Hopefully this news should not come as a surprise to anyone but at the end of this year (December 31, 2020), Adobe and all mainstream web browsers will remove Flash functionality preventing users from interacting with any Flash-based web applications. This will also impact usage of VMware products that still uses Flash such as older versions of vSphere with the vSphere Flash Web Client or vCloud Director with their Flash-based Tenant UI as an example.
The large majority of VMware customers have already migrated off to newer versions of VMware products that no longer rely on Flash and this announcement will be a no-op for them. However, the reality is that not every customer has been able to meet this deadline for one reason or another will still have VMware products running in their Production environment that uses Flash even after the official end of life.
For these customers, it is really important to understand what are some of the implications and considerations to be aware of leading up to end of the year.
For some background, since I have not met or spoken to a single person who will actually miss Flash nor is it a technology I tend to talk about 🙂 A few weeks back, I was talking to both Emad Younis and Simon Long about updating and rebuilding our internal VMware lab environment. It has been around for 3-4 years now and it was originally setup with NSX-V and while it has served us well over the years, it was time for an upgrade and to move to NSX-T. We had been holding off due to various projects and honestly, we just did not have the time. With VMworld now behind us, it was time to really get serious about the upgrade and have Simon (new guy) rebuild the setup 😉 While Simon was getting familiar with the environment, I realized that he still needed to use the vSphere Flash Web Client to access some of the NSX-V specific configurations to better understand the existing setup.
This actually got me thinking, what if we actually had waited until after the holidays to upgrade? Would it even be possible, would we run into any issues given the impending deadline? What affect would this have on the end users who may rely on a Flash-based UI interface? Well, it could mean some major fire drills and impact to your users if your organization is not ready and prepared.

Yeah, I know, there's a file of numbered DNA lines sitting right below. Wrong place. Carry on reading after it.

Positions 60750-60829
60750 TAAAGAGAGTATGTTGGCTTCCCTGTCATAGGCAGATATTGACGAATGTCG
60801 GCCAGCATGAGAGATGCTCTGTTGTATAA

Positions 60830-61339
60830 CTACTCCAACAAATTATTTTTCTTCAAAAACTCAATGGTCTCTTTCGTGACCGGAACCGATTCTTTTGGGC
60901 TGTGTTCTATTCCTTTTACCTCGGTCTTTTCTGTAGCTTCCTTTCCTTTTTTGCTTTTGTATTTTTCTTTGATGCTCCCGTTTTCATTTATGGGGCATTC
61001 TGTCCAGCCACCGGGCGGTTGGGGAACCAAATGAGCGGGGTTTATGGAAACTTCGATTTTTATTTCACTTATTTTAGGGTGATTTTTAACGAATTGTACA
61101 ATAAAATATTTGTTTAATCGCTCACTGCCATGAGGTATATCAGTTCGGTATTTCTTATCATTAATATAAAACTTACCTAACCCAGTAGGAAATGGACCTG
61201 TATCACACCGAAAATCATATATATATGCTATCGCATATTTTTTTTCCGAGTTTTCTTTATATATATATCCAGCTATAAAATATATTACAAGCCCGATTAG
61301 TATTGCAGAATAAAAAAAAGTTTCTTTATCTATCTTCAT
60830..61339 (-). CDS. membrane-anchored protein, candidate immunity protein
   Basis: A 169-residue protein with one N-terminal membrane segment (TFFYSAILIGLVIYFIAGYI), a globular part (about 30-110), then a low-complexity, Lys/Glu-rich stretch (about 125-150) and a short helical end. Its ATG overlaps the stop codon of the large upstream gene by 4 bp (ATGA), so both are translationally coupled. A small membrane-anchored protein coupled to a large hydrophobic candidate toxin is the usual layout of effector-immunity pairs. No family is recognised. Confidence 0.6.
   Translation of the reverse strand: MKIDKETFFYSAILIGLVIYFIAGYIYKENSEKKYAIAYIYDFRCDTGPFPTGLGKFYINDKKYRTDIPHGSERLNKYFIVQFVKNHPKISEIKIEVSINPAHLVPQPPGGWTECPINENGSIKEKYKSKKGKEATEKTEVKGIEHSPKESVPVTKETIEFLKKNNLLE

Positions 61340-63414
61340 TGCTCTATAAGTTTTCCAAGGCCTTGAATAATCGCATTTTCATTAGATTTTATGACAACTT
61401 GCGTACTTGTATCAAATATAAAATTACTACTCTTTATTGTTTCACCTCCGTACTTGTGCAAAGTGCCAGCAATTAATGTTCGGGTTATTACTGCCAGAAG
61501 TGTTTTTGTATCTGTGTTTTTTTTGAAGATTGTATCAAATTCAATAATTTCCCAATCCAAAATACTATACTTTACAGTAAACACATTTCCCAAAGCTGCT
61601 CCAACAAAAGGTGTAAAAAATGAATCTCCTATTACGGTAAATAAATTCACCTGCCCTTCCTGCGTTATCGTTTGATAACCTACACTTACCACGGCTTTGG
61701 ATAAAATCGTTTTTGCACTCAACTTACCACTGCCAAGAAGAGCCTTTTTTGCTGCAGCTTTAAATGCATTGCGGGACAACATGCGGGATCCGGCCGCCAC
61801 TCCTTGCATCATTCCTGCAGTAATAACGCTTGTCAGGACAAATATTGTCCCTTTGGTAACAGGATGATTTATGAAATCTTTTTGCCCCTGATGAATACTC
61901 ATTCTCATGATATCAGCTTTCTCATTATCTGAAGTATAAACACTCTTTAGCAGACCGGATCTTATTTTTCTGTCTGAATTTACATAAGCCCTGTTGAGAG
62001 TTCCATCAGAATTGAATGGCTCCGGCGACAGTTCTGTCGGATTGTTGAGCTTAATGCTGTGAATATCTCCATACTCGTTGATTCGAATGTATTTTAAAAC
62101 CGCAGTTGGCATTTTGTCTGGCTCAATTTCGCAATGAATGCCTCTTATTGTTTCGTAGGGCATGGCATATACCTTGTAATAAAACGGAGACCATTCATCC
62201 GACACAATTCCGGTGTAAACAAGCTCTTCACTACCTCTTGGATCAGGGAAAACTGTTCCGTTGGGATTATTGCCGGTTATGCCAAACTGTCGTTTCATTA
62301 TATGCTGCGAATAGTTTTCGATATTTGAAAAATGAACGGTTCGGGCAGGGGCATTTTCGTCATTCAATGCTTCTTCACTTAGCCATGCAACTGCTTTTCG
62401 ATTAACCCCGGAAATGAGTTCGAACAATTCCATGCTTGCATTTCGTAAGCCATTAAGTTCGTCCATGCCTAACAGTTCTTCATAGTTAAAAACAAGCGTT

Not only are the mainstream web browsers removing Flash functionality, some of this has already been implemented by automatically "blocking" flash websites and if you wish to override that behavior, you must explicitly acknowledge and allow the content to be rendered. After 2020, this user override behavior will simply not exists. In addition, older version of web browsers that support Flash will be removed and no longer be made available and Adobe itself will also stop the distribution of older releases of Flash all together.
In fact, just yesterday I came across an article where an upcoming Windows 10 update will completely remove Flash from the operating system and this change can NOT be reversed outside of restoring your Windows OS. I suspect other operating systems including Apple MacOS may follow a similiar path in getting rid of Flash.
- Do you have an IT or an End User Computing team that manages your desktop image, updates and applications? If so, definitely reach out to understand what the Flash EOL will mean for your organization
- Will they be applying the latest Windows updates which removes Flash from operating system?
- Will they be applying the latest browser updates which will also remove Flash functionality?
- If so, when are these changes coming as they are usually managed through some type of group policies and can roll out at any given time, so it could even disable your access to your VMware environment before the end of the year